Twelve thousand bodegas, 300,000 bagels — you could probably guess what that means for the craft of bagel making, but Eater New York reporter Serena Dai lays out in forensic detail how the basic "it'll do" bagel comes into being.

Detroit's American Dream by Michael Snyder and Ali Saloum

The image of Detroit that most regularly captures the popular imagination is a relatively uncomplicated one, whether it’s of a broken metropolis or a burgeoning haven of gentrification. Michael Snyder and Ali Saloum’s portrait of the food industry in one of its prospering suburbs, built on waves of immigration from the Middle East and beyond, adds some needed layers to that picture.

The 24-Year-Old Coca-Cola Virgin by Jamie Lauren Keiles

Jamie Lauren Keiles managed to avoid Coca-Cola for her entire life. But, after two dozen years of a Cokeless existence, she becomes obsessed with finding The Real Thing™. What she discovers ***spoiler alert*** is something else.

Our Fancy Foods, Ourselves by Malcolm Harris

Before organic microlot black bean brownies landed on the shelves of your local Whole Foods, they were here first — in the bowels of New York City’s Javits Center at the country’s largest annual conglomeration of specialty food purveyors, the Summer Fancy Food Show.

Photo: Gary He

Curtis Stone Wants to Bring the Michelin Guide Back to Los Angeles by Lucas Peterson

Curtis Stone is famous, rich, and runs one of Los Angeles’s most lauded tasting menu restaurants. Why is he risking it all on a no-expense-spared temple of meat?

Garrett Oliver Wants You to Follow Your Dreams by Dion Lee, Meghan McCarron, and Halim Kim

The life of one of America’s most groundbreaking brewmasters, Brooklyn Brewery’s Garrett Oliver, presented in a slightly untraditional format: the video profile.

Carl's Jr., and the Thing That Happened There by Chris Onstad

Pee. Pee happened.

What Happens When Big-City Chefs Open Small-Town Restaurants by Hillary Dixler

With rents skyrocketing in every major American city, the appeal of chucking it all in to open a small town restaurant has never been greater. But signing a lease on a small, revival-ready main street comes with staffing headaches and a limited dining public as well as country charm.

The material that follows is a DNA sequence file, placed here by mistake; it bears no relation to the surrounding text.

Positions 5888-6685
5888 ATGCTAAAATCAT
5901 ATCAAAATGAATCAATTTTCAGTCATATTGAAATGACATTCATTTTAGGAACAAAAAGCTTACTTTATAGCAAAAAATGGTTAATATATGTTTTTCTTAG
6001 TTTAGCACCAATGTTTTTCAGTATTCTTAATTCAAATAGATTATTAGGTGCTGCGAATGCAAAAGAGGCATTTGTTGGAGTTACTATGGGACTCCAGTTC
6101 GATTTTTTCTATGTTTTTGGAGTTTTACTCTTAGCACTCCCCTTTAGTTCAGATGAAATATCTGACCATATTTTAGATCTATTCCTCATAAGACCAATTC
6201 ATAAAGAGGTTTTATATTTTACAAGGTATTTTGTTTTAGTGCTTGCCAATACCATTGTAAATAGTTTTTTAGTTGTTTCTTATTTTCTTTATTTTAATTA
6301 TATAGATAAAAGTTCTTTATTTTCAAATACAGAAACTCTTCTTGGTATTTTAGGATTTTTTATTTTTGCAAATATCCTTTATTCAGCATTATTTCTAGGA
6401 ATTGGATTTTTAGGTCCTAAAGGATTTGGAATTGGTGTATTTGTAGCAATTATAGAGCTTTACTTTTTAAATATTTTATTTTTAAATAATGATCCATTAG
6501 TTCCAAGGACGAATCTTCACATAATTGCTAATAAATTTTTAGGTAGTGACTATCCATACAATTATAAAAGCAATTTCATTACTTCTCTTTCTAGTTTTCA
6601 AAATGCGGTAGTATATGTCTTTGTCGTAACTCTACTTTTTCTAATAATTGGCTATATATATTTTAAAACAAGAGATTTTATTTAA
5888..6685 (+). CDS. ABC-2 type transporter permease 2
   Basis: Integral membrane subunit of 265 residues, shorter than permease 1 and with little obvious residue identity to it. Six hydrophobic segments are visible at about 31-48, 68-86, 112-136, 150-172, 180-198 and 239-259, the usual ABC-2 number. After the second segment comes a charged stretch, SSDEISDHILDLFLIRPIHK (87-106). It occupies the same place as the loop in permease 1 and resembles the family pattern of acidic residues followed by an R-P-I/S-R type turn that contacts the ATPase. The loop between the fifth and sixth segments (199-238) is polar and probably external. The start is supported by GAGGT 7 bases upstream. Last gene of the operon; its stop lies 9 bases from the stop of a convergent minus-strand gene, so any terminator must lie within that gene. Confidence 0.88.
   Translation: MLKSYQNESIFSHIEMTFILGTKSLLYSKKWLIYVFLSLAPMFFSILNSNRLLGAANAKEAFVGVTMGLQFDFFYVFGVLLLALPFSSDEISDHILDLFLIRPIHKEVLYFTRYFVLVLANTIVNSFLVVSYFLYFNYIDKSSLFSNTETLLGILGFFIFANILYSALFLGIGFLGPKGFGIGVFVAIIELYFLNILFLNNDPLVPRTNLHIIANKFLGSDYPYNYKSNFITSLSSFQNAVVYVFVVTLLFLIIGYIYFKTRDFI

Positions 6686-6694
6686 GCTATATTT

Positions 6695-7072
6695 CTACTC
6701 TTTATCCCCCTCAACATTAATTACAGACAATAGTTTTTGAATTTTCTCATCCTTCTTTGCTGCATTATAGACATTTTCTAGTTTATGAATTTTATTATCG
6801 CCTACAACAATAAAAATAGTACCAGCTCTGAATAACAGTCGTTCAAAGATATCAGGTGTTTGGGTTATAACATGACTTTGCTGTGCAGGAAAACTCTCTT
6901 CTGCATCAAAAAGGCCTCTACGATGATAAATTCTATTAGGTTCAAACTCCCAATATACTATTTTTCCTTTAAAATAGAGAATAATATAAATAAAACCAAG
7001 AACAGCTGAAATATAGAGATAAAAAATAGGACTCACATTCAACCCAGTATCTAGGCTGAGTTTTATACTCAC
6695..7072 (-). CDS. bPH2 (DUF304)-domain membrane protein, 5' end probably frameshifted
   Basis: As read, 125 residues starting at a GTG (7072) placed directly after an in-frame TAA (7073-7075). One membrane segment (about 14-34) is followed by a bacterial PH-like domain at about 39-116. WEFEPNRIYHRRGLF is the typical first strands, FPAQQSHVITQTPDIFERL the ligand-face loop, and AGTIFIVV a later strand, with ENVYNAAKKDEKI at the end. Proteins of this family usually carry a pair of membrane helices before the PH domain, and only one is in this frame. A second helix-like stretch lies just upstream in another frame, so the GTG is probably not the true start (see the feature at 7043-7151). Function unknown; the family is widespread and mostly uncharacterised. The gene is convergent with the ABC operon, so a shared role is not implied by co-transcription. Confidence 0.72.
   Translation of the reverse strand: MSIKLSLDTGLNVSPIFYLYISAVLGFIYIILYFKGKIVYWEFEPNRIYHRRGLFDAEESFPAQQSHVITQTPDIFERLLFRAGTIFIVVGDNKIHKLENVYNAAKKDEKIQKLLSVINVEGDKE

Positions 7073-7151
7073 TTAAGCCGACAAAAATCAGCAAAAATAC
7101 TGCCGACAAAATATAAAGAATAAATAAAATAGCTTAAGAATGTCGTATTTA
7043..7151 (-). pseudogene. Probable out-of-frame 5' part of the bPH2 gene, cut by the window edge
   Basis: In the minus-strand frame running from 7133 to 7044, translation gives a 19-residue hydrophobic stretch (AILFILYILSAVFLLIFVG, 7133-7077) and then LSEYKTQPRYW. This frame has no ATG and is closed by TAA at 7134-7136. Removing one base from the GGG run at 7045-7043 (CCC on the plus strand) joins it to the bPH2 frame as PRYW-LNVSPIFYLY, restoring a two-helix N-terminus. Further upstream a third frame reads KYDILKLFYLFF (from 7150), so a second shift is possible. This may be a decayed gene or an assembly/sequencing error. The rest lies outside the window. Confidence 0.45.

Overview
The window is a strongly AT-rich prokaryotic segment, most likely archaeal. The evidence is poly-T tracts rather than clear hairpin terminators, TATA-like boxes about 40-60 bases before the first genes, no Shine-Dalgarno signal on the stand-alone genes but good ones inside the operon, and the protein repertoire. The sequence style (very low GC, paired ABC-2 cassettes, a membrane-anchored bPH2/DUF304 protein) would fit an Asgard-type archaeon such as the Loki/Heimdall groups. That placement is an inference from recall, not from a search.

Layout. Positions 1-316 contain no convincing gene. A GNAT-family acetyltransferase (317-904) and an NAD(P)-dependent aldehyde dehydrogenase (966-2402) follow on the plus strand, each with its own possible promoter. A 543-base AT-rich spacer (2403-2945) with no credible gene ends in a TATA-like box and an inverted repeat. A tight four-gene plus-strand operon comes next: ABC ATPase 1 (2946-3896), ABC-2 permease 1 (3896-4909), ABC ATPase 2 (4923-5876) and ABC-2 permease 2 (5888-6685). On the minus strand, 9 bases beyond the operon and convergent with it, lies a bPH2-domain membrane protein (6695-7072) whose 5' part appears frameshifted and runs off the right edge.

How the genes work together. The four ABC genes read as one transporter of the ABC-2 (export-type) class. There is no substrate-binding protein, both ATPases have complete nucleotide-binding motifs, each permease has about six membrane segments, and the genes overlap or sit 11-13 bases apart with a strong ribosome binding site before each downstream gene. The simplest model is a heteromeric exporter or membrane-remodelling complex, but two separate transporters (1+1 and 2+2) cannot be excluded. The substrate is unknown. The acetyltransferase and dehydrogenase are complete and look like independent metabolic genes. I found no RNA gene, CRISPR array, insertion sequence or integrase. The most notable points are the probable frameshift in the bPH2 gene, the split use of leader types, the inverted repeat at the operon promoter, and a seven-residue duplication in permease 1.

"I Want Crab. Pure Maryland Crab." by Bill Addison

For Eater’s national critic Bill Addison, the taste of home is Maryland crab in high summer, and nothing else will do.

The Baker and the Bicycle by Samantha Maldonado

A tiny portrait of a tiny bakery with a tiny business plan, a medium-sized bicycle, and an outsized impact in Philadelphia.

Tudor's Biscuit World Is the Best Thing About West Virginia by Lauren Oyler

As reporters tripped over their parachute lines to file dispatches from all the forgotten places in America, West Virginia native Lauren Oyler considered, unanthropologically, one of the true hallmarks of the Mountain State: a biscuit sandwich at Tudor’s Biscuit World.

The Crushing Disappointment of L’Arpège by Ryan Sutton

There are few prizes in the global big-game dining circuit as glorified as Paris’s L’Arpège, feted by Michelin and Netflix alike. But with the soaring expectations set by destination dining comes the potential for a truly epic letdown.

The Fascinating (and Infuriating) Experience of Dining in the Nude by Pelin Keskin

Does dining on raw food in the nude really bring people closer to their natural selves? Pelin Keskin finds a great deal of PR-wholesome naughtiness at London's pop-up "naked" restaurant, but precious little liberation.

There's No Place Like HomeState by Meghan McCarron

How a native Texan brought the breakfast taco to Los Angeles — and how one city’s everyday staple can become another’s object of fascination.

Header image: Natalie Nelson